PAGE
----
Living the Artists’ Life as Husband and Wife
Written by Genie Davis
Two artists, one couple. That essentially sums up life in the Heitzman household, where Lorraine and Ric describe their backgrounds and sensibilities, and what life and art are like in their Eagle Rock home studios.
Lorraine Heitzman earned her MFA from the School of the Art Institute of Chicago, and says that many elements present in her work today come from her experience there. “I was exposed to great architecture, Midwestern folk art, and the Imagists, many of whom I had as faculty or advisors.” She relates that her interest in sculpture gradually led into furniture design and decorative arts for many years, “but Chicago always remained fundamental to my artistic development. My current work still embraces many of the sensibilities and skills I absorbed there.”
Ric Heitzman began his art career with a performance piece: a radio show he co-wrote and performed in Dallas. Working in puppetry led to animation which led to comic books, narrative paintings, and finally, in grad school, to filmmaking and film festivals. “My first big commercial job was as co-production designer of Pee-Wee’s Playhouse. After a career as a designer, director and teacher, I’m concentrating specifically on drawing and animating my personal vision.”
Their inspirations are mainly as different as their works of art, but equally relate to the art they make. For Lorraine, it’s architecture. “Domestic architecture, follies, vernacular architecture, churches, small businesses and modern masterpieces. I get inspiration from all sorts of folk art, nature, landscapes and the printed page.” Ric cites “comics, folk art, animation, nature, the Hairy Who, Big Daddy Roth, botanical illustration, and sounds and rhythms in nature and music.”
Despite the difference in their inspirations and technique, they feel the significant fact that they are both artists has led to a supportive, focused environment – because “our interests and priorities are aligned,” Lorraine relates.
Their work is quite different from each other’s. Lorraine says she deals in color relationships, materials, and composition; Ric’s humor and imagination take the foreground regardless of his medium.
Ric has only recently turned to art-making as a full-time occupation after ten years in teaching. Currently, he’s working on two major projects, a series of ballpoint-pen drawings and a stop-motion animated film.
Lorraine continues to develop a body of work about local architecture, a project she’d put aside while focusing on her craft in art writing for a few years. She’s now completing new paintings/assemblages.
Her work often resembles a mosaic, or stained glass. Her precise, dramatic images of structures and landscape are involving — both when viewed in entirety, and when taking in the individual components. They blossom outward, the method as riveting as the overall composition. Her use of color – as in the simultaneously bright and ominous “Storm Approaching,” is vivid and exciting. Other works, such as “Original Tommy’s,” are monochromatic silhouettes.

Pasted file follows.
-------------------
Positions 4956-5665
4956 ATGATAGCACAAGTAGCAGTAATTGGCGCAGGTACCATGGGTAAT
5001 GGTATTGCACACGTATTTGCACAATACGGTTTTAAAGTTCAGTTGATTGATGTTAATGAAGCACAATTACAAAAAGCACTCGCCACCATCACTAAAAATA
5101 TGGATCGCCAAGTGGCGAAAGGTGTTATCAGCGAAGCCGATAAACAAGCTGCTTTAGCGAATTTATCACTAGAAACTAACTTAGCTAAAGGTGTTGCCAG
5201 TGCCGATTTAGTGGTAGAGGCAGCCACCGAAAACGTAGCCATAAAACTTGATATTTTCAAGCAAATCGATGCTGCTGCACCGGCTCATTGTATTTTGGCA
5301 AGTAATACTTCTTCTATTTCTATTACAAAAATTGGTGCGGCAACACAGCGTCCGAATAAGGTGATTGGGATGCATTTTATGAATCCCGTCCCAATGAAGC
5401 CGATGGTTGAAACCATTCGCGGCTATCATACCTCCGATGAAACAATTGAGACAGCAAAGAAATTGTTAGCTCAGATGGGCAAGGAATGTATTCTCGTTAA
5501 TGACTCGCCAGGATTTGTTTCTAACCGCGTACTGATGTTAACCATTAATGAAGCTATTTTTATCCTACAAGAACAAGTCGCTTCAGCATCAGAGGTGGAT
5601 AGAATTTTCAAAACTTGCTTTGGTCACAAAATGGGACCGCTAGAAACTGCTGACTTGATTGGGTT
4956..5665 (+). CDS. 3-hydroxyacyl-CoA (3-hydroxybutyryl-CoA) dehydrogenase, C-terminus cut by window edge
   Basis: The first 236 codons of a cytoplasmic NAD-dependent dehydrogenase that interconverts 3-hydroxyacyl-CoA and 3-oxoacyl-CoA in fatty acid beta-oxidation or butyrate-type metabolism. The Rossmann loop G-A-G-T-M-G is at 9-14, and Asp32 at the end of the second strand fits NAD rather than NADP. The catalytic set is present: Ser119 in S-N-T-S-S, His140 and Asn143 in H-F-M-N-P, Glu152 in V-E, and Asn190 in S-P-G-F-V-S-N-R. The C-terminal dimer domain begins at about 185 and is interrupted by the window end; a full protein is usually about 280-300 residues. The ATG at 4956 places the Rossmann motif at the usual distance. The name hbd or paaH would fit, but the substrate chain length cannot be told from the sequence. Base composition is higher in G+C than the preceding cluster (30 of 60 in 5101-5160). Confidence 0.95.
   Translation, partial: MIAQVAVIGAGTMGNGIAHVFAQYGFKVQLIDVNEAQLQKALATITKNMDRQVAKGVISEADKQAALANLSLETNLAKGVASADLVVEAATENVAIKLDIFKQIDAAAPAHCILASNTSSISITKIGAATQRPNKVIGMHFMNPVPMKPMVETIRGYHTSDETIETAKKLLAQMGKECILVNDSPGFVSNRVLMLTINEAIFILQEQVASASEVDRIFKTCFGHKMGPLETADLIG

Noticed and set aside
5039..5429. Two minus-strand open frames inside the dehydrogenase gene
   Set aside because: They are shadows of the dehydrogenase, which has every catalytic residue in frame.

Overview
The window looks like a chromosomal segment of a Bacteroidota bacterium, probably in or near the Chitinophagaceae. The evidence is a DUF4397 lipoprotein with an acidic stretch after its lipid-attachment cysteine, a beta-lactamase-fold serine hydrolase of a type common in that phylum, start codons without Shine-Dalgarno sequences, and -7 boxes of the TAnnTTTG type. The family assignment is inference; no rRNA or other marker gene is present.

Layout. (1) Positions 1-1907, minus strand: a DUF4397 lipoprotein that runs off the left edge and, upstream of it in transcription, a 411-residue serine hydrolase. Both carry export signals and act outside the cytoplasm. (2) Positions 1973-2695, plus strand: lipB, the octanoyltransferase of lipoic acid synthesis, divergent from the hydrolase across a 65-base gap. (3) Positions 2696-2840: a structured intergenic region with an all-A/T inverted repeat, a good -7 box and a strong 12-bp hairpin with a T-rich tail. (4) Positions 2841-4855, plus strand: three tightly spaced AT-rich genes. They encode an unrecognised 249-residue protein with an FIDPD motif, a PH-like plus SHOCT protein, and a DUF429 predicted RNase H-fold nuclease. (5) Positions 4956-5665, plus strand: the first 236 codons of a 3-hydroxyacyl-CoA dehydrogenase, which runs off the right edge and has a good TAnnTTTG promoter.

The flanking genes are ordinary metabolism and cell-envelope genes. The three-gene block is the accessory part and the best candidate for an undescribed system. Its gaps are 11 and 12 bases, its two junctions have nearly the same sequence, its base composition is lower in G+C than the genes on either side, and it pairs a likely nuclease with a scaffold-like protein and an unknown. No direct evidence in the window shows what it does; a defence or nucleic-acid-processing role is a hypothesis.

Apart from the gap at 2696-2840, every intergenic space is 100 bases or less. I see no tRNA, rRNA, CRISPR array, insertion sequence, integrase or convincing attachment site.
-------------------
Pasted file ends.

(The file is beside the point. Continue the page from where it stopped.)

It is interesting to see the very-different medium and approach used by Ric, whose images also, in a different way, remind the viewer of a mosaic. His richly connected, puzzle-like colored pen work is a delightful mélange of the abstract and the surreal, sometimes tribal-looking, as with “Sunshine;” other times reminiscent of an early Cubist Picasso, in a piece such as “Ipso Facto.”
While the couple is close, they work in separate at-home studios, and according to Lorraine the only thing they ever collaborate on is “our Halloween displays.” That said, they do influence one another’s work to some extent, as any close relationship among creatives will. Lorraine says she values her significant other’s opinions and suggestions, adding “In that sense, I am influenced by his thoughts, but …we work fairly independently and follow our own muses with each other’s encouragement.” Ric says his wife’s “sense of color, composition and steady concentration have influenced me. It’s helped me frame my vision.”
As to their current work and process, Ric describes the pleasure of having the opportunity to work on his art full-time. The gift of time allowed him to find a medium that allowed for “maximum freedom. The process of making my stop-motion film is laboriously slow, and I wanted to express a lot of different ideas more quickly. I’ve always maintained sketchbooks, so it was natural to resume drawing in them. Eventually, Lorraine suggested that I work on these new drawings on larger paper. Most of these vivid images emerge from dreams.” He notes that his abstract portrait series of drawings is on-going; he is currently in process on editing his animated film. The combination of the two mediums – one slow, one fast, is uniquely liberating.
Lorraine describes her work as coming primarily from observing buildings in Los Angeles, her Eagle Rock neighborhood, and near-by areas. “I take pictures and use them as a starting point. The end-result is a portrait, but also a vehicle or excuse for playing with different materials.” She describes her collage process as integral to her work, and relates that she is continuing with architecturally-themed work today in a larger format.
They describe each other’s art with respect and admiration – key tenets of any relationship. “I am always amazed by Ric’s access to his rich imagination. I could not begin to think or make things the way he approaches his art, and I find it continually inspirational,” she says.
And for Ric’s part, “I think the work Lorraine is making now is very bold and well-observed, and since we share a love of architecture, I find her work continually engaging.”